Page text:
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Caring for the Challenged Cat

21 October 2015

AUSTRALIA - Cats are the second most popular pet in Australia with more than 29 per cent of households owning one, so there are lots of cat owners out there who get concerned when something’s wrong with their furry friend.

The Australian Veterinary Association held a special conference for veterinarians dedicated to the latest treatments for felines.

Speaking at the conference was Professor Julia Beatty, University of Sydney, who addressed a range of feline diseases, including Feline immunodeficiency virus (FIV), a common infection of domestic cats worldwide.

“Transmission of FIV occurs as a result of cat fights and bites and results in lifelong infection.

“Sadly, some cats with FIV develop serious diseases however they seem to be in the minority. If you own an FIV-infected cat, it’s important not to assume that any health problem that your cat gets is from the FIV - it may be a coincidence and something that can be easily treated,” she said.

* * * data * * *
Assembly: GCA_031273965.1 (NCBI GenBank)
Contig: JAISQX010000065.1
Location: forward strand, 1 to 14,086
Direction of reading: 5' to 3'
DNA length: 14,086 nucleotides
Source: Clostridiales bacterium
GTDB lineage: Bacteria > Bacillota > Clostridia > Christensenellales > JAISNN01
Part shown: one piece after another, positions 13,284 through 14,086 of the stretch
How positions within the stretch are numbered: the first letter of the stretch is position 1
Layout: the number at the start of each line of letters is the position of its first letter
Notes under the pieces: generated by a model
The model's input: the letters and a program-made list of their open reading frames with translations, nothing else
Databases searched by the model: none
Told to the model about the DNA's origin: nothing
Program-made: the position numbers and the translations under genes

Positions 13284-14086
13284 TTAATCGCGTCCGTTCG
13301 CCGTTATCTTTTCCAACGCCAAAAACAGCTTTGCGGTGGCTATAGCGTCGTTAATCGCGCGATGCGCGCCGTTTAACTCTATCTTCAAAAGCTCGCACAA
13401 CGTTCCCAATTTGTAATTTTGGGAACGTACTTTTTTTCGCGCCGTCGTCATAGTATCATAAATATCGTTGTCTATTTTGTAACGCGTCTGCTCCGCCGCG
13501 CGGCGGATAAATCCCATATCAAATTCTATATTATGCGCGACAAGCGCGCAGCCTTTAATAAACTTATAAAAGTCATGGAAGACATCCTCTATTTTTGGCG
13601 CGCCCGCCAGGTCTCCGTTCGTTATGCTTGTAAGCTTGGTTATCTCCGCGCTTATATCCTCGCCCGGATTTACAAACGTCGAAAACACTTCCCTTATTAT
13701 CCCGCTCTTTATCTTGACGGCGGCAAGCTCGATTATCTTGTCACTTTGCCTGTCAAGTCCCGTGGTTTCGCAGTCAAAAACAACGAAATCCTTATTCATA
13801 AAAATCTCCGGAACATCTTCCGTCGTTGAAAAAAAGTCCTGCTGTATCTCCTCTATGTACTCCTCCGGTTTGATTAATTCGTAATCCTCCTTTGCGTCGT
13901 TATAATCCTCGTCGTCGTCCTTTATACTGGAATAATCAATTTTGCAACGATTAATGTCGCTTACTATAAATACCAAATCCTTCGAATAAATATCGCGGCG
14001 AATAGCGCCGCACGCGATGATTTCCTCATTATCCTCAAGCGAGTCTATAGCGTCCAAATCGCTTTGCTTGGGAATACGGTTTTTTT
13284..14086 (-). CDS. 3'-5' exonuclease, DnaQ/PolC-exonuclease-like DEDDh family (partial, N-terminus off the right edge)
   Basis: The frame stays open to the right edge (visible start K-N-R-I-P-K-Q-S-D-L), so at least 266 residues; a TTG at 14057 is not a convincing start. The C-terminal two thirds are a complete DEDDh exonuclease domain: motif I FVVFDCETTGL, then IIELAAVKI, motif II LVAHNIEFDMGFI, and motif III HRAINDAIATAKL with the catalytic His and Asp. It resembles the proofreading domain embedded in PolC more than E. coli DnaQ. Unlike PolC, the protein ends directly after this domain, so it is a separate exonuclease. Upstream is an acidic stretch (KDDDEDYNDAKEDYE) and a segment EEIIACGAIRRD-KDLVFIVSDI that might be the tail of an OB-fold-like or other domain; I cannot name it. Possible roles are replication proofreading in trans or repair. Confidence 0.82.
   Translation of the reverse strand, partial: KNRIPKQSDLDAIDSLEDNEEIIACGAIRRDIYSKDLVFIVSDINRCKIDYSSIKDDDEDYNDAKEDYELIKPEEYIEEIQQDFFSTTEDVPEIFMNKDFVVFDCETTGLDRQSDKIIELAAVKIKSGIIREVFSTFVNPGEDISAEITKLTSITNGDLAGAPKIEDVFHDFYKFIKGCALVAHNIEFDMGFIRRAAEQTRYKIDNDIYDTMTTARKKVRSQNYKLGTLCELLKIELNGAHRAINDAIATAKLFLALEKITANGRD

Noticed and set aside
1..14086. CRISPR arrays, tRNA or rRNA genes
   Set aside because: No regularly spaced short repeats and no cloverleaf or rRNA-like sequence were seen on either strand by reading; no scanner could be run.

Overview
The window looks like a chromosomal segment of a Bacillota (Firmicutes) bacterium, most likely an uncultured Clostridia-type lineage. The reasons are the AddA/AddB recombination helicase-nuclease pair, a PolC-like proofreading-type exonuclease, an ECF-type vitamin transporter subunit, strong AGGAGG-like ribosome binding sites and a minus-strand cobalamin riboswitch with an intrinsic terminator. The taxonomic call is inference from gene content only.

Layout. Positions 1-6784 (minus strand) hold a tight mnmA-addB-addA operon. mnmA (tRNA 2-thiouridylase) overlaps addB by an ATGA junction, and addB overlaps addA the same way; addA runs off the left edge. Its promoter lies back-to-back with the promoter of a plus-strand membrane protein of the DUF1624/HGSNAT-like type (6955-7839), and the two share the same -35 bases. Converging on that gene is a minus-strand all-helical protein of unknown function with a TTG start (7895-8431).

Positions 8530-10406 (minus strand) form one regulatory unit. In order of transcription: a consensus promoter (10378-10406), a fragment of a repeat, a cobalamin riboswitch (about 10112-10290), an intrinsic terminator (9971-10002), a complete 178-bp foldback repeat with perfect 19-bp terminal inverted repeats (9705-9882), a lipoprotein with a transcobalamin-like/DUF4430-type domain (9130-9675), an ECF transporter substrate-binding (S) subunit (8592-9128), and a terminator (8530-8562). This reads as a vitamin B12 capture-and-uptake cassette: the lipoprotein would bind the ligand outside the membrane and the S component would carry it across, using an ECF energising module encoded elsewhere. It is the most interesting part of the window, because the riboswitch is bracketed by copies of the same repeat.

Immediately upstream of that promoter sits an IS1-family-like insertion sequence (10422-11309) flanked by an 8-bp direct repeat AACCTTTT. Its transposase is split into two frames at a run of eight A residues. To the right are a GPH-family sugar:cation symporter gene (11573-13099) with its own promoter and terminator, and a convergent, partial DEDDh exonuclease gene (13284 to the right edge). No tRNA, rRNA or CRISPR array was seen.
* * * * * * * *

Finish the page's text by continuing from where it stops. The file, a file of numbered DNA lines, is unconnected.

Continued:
“Australia has some of the highest levels of infection with eight to 16 per cent of pet cats and up to 25 per cent of feral cats infected.

“FIV-infected cats can make great pets in the right home. Owners can’t catch FIV from cats so there’s no need to worry about that but it’s important to keep them as healthy as possible with regular check-ups.”

According to Professor Beatty, FIV infection can progress in three stages but happens slowly over many years.

“In contrast to HIV in humans, where without treatment, progression is quite predictable, the consequences of FIV infection are unpredictable.

“A large proportion of FIV-infected cats will remain free from significant disease and have a normal life expectancy.

“It’s still important for cat owners to take extra care of healthy cats that are tested positive to FIV. They should be carefully examined by a vet for even the most minor problems because the cat’s immune system is compromised through FIV.

“The best way to prevent your cat from becoming infected with FIV is to prevent it from roaming. This will also reduce trauma, straying and protect wildlife,” Professor Beatty said.

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